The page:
As of Monday, Feb. 22, it is perfectly A-OK to pack loaded, concealed guns into most U.S. National Parks and Wildlife Refuges.
The law was passed by Congress in May and signed by President Obama, and basically reverses 94 years of National Park Service policy. Previously, people were allowed to transport unloaded, disassembled weapons in the trunks of their cars. The law was a rider attached to the Credit Card Act of 2009, an act that the Washington Post’s Michelle Singletary derided as laden with loopholes.
Meanwhile, Patricia Kitchen weighed in at Newsday, trying to fill in her readers all about the Credit Card Act.
Obviously, the gun provision was almost beside the point in this legislation.
The idea behind the re-write was to support those who claimed they wanted as much personal protection in the national parks as they would in any neighboring state.
But Steve Casimiro, editor of The Adventure Life, claims otherwise.
“The crime rate in national parks is so low, no additional laws are needed to address it,” he wrote in a blog post, “especially ones that bring loaded guns into parks. In 2008, there were 5.4 homicides per 100,000 people and 29.3 rapes nationally in the United States (based on a population of 304 million, 16,272 homicides, and 89,000 rapes).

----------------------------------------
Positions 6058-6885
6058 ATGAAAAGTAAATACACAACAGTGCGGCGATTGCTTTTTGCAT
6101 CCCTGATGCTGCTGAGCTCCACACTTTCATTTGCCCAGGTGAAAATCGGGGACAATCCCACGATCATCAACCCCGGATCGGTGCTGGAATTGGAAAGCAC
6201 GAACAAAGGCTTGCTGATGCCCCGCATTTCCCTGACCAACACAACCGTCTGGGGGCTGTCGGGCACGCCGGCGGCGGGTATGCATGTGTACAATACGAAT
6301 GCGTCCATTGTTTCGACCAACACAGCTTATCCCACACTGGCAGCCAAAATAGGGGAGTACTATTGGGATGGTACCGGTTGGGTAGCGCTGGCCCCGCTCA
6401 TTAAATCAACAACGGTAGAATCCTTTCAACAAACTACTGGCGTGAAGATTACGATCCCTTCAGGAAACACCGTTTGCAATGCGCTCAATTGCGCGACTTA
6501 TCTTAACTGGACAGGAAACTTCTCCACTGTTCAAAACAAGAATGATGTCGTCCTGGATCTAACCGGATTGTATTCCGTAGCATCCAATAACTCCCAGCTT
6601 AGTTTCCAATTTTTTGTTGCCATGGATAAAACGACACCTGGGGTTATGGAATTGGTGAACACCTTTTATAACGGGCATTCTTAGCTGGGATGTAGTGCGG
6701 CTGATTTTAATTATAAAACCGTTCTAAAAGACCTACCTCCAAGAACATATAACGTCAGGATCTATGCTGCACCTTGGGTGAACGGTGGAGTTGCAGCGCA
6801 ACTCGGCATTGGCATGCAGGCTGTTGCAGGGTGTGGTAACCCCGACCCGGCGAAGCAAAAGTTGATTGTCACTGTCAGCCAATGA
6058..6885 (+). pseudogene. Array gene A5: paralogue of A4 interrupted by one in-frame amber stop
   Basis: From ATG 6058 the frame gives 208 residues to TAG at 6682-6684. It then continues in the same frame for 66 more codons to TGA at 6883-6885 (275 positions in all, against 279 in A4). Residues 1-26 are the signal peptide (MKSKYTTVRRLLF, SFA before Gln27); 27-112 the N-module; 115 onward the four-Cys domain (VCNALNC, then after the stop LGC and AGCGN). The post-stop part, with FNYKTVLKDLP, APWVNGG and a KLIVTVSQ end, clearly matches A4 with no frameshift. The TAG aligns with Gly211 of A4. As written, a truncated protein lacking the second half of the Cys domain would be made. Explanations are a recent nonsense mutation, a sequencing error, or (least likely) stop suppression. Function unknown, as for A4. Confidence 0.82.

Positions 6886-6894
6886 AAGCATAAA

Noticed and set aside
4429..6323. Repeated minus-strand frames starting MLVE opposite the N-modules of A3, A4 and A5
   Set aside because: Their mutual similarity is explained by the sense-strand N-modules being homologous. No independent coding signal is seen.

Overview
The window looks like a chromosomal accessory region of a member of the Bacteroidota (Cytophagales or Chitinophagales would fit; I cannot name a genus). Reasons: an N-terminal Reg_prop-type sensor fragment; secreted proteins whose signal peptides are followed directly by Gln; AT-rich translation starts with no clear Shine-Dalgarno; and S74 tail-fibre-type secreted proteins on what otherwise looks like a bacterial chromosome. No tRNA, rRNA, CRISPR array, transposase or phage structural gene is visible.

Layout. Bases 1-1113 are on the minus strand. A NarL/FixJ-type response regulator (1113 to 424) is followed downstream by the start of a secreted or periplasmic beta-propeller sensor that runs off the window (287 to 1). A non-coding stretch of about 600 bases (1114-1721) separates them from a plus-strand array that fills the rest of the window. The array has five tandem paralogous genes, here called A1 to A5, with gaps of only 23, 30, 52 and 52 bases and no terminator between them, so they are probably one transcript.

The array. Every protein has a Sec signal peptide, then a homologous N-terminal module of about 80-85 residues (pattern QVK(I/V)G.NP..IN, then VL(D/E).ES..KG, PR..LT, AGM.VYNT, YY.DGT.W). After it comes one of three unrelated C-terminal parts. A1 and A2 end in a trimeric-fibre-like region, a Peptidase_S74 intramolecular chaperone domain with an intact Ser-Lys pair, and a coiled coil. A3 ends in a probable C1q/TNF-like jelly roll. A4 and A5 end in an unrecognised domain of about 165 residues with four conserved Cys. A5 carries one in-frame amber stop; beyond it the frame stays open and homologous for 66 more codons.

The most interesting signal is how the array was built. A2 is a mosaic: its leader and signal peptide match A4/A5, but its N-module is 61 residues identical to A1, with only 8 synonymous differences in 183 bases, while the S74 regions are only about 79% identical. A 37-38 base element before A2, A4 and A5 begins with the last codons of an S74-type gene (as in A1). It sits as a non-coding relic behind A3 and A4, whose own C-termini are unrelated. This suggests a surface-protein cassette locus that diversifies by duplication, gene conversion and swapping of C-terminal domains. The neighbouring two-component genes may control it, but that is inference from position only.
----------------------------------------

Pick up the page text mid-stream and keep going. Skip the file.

“In that same year in national parks, there were a total of 5 murders and 24 rapes out of 275 million visitors, which, if my math is correct, gives the parks a homicide rate of .0018 per 100,000 and rapes of .0087 per 100,000. That means you’re 3,000 times less likely to be murdered in a park and 3,367 times less likely to be raped than anywhere else in the United States.
“The numbers confirm what we already know: National parks are refuges. They are safe–not 100 percent safe, but no place is 100 percent safe.”
Guns still won’t be allowed in buildings where federal employees work, such as the Statue of Liberty and park visitors centers. “But restaurants, hotels and gift shops will be subject to the new gun law. Yosemite’s historic Ahwahnee hotel, for example, must allow visitors who are legally entitled to carry weapons to bring them into the building,” according to a news report in the Los Angeles Times.